This is Part One of a series of three articles by author Bentley Gates on the history of sidearms in the US military. This first part reviews the Flintlock Handguns, 1775 to 1844. Part Two will delve into the Percussion Cap Era, 1837 to 1870. Finally, Part Three will review the handguns of the Modern Period 1870 to Present. Readers please note there are some overlaps of the periods because of the developing technologies and the slow acceptance of the Army brass to change even back then. The intent of this article is not to be all-inclusive, rather as representative of the firearms selected as sidearms for issue during each period.
Beginning with the War of Independence, and up until today the American soldier has relied on a handgun as their principle sidearm for up close and personal combat. Privately owned handguns comprised the majority of the earliest sidearms of the Continental Army. Dueling pistols such as the sets made by Wogdon of London were handmade and very expensive, so only officers could afford to carry such fine weapons. The foot soldier often brought his personal sidearm, handmade by a local gunsmith, with wide variances in bores, actions, and quality.
At the time of the American Revolution, the British fielded the “New Model 1760″ flintlock pistol. American arms makers were quick to copy the design and the Continental Congress purchased two thousand copies, now designated the Model 1775 and made by Rappahannock Forge in Virginia. Considered by some as the first US Army issued handgun, this .62 caliber flintlock is single-shot, with full-length stock and the iron or ash ramrod stored beneath the muzzle. The muzzle-loading pistol found favor with the troops for its accuracy despite the smooth bore. After the war, the M1775 continued in favor, but cash strapped congress sought newer, less expensive models.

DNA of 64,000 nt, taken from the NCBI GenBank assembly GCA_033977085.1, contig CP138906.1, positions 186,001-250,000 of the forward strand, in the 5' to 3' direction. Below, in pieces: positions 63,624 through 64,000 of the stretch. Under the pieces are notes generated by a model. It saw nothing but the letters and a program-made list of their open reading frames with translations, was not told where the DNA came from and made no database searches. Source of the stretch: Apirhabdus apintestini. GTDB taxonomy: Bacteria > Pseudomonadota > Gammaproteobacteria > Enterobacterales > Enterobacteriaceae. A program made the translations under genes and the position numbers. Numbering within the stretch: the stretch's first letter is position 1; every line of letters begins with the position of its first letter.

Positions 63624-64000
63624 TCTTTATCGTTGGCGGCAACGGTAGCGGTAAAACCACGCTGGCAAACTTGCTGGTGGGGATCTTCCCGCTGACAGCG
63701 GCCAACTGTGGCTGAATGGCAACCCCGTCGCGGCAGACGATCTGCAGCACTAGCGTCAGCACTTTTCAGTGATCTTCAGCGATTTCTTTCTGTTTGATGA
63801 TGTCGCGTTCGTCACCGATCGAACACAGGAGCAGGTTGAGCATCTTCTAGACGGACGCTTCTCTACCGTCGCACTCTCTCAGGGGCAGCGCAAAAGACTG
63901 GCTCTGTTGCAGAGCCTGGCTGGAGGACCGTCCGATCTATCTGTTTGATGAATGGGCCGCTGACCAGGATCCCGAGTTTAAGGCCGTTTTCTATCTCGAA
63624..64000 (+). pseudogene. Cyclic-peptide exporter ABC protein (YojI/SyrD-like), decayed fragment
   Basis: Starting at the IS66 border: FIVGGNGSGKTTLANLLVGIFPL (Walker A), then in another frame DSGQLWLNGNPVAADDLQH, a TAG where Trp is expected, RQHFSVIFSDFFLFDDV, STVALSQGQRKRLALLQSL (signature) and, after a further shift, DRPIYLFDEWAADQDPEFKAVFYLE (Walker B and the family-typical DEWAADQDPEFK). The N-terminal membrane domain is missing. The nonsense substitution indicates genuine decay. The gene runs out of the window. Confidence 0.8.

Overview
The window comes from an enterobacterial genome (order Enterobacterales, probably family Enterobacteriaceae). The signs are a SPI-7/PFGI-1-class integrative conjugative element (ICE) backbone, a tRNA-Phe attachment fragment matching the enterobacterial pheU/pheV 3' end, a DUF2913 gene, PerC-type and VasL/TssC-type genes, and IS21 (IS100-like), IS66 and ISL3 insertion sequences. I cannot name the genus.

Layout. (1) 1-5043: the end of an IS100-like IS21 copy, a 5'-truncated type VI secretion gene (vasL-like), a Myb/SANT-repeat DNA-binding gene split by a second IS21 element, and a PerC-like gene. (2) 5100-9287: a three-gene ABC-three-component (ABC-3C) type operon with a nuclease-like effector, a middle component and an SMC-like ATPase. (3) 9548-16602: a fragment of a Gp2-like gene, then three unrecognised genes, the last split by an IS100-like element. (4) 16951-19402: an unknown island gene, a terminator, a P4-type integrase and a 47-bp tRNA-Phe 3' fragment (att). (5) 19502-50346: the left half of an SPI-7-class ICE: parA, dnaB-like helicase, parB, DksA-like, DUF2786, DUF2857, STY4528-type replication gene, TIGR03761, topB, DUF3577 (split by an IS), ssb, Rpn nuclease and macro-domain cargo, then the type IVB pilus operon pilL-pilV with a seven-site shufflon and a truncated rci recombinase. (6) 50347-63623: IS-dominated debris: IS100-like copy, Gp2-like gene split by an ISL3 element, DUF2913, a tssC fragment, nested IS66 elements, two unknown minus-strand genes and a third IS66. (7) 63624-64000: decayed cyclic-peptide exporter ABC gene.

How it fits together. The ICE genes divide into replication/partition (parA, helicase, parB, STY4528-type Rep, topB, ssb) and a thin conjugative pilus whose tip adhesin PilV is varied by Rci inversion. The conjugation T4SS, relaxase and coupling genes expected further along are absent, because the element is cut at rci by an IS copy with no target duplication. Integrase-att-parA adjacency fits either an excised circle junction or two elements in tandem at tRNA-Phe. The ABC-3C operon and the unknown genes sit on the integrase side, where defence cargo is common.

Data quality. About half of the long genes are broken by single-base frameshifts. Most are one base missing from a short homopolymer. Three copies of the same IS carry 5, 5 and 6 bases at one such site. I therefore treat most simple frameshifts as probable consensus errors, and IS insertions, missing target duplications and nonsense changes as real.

Harper’s Ferry produced copies of the M1775, modified and re-designated the M1805 and the weapon continued in service alongside other models for several decades. This was truly a classic design serving over fifty years as a standard issue weapon. A pair of crossed M1805 flintlocks is the emblem used to represent the US Army Military Police Corps, and a similar flintlock appears on the US Navy SEALs “Trident” emblem.
In 1799, the War Department signed the first of many contracts with inventor, manufacturer and entrepreneur, Simeon North of Berlin, Connecticut. His flintlock pistol was markedly different than what most soldiers were used to, with no fore stock, a side-mounted ramrod, brass frame and large .75 caliber bore. Although North insisted on tight tolerances for the Model 1799 parts interchangeability remained a problem.
At the time, non-interchangeability of parts rendered most damaged weapons non-repairable. Even broken stocks would often require handcrafting an entire new one as the metal works differed so much between each weapon. The works of Simeon North, Eli Whitney, Thomas Blanchard and John Hall all contributed significantly to the industrial revolution including the standardization of parts.